Measles Cases Continue to Soar, Stirring Concern Over Long-Term Effects


The number of new U.S. measles cases continued to accelerate last week as health authorities race to curb the outbreaks and scientists who study the virus say measles may be more harmful than once believed.

There have been 555 cases of measles in 20 states across the U.S. this year as of April 11, the Centers for Disease Control and Prevention reported Monday, 90 more than were reported the previous week.

The increase in cases means 2019 could soon become the worst for measles in the U.S. since the disease was officially eliminated—meaning that it stopped circulating continuously—in 2000. In 2014, the worst year since elimination, 667 cases were reported.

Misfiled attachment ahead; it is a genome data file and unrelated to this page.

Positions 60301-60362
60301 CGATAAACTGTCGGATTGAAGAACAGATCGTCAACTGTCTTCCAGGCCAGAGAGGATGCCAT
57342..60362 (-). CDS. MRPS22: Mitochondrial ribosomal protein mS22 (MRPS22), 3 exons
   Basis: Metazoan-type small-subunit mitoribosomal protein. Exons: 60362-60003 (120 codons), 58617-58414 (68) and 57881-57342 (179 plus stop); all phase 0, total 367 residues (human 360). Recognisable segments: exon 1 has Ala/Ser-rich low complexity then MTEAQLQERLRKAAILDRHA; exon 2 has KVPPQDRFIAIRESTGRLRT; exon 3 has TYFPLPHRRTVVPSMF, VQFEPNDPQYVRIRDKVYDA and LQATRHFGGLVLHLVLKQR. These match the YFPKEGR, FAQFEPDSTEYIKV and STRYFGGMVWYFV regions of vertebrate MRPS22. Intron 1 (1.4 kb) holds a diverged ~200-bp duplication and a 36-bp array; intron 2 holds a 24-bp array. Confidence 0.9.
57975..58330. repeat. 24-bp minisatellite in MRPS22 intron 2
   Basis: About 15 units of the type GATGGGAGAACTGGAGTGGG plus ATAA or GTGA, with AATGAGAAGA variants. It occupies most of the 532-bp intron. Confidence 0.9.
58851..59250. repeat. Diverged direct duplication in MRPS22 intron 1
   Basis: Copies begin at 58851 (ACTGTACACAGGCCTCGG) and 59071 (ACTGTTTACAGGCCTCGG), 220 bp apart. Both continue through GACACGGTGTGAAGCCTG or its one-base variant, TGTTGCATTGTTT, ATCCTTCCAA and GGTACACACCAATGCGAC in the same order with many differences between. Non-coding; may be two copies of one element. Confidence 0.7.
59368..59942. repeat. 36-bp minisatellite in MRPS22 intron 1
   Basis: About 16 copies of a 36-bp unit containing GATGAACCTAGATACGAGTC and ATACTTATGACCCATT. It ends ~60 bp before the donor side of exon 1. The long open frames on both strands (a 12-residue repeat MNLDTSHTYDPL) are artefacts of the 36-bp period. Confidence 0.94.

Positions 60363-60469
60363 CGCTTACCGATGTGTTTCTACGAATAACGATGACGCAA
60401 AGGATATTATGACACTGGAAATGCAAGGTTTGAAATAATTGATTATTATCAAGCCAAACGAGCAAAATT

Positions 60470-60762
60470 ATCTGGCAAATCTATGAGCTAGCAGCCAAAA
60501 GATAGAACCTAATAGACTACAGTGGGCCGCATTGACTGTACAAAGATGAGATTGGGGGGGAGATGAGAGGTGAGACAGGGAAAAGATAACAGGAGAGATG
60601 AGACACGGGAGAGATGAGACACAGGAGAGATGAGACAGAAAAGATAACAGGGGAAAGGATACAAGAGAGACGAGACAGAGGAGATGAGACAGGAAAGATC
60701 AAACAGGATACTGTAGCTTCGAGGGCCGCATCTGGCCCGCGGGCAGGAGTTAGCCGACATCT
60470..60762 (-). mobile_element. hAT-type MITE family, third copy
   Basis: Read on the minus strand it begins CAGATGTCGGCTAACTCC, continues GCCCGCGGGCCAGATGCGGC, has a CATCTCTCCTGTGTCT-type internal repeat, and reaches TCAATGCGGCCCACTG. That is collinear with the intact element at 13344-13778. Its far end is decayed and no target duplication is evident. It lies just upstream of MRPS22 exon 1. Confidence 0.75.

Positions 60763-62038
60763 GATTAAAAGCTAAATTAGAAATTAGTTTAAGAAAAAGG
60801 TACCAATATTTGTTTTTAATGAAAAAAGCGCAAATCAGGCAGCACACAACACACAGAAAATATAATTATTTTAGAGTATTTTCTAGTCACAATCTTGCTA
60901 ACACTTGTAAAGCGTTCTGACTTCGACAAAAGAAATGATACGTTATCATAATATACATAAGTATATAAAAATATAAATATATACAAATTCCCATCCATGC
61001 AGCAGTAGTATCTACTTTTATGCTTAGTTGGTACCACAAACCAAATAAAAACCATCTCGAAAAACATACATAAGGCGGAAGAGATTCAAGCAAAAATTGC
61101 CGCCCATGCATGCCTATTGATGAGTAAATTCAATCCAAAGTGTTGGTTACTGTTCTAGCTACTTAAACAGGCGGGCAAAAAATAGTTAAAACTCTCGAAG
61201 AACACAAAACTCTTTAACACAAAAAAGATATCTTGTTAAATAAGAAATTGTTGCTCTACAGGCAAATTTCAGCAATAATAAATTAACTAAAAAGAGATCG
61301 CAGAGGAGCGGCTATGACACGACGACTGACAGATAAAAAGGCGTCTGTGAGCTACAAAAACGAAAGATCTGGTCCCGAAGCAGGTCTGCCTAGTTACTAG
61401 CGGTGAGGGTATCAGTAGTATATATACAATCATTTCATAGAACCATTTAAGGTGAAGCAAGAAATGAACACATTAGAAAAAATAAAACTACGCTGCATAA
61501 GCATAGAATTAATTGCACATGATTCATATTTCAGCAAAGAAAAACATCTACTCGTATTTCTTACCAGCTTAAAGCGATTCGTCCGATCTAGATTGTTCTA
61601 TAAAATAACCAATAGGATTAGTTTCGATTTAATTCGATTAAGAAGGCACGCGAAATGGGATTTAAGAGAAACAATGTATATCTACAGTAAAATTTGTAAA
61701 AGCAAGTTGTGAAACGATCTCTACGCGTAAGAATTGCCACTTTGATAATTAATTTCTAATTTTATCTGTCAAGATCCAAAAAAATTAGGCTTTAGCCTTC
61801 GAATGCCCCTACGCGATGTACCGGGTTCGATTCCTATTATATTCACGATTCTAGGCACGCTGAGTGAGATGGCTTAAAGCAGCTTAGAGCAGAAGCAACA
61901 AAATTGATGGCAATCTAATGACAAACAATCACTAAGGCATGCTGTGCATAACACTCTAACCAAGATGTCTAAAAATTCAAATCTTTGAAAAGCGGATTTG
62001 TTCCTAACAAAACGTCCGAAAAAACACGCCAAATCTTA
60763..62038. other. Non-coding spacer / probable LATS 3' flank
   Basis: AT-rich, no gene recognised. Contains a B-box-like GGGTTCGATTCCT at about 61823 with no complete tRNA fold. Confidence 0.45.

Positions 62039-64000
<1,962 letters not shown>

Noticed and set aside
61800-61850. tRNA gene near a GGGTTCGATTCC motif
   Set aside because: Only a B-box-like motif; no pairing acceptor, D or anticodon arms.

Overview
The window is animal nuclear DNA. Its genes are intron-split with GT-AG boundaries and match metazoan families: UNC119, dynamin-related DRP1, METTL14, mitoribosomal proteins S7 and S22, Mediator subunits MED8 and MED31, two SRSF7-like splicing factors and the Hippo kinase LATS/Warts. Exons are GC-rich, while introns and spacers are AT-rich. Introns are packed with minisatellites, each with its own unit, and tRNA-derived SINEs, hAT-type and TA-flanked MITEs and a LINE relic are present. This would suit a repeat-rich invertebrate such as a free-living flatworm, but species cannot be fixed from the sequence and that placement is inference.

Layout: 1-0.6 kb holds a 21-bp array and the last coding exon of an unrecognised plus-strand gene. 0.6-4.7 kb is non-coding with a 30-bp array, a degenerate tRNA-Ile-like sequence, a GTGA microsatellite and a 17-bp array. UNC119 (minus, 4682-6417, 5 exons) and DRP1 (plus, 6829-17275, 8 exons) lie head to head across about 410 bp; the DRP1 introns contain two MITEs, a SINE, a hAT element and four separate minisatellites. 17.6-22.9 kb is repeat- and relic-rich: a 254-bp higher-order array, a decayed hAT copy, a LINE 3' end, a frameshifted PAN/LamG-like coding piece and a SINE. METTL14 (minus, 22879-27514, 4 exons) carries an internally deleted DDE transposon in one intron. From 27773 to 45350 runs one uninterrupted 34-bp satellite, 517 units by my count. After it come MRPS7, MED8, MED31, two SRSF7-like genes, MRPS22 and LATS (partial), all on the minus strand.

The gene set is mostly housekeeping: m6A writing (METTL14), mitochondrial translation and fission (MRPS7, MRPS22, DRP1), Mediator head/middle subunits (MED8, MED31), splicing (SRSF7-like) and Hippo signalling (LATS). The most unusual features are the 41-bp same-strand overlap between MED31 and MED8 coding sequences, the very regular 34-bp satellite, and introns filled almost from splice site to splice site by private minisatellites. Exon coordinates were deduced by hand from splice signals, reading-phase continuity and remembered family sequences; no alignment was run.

The U.S. outbreaks this year are among the latest to emerge in developed countries, where high overall vaccination rates and access to health care make death from measles uncommon. Measles complications and deaths are a greater threat in poorer regions of the world, where inadequate nutrition and greater exposure to other infections can make it harder to fight off effects of measles.

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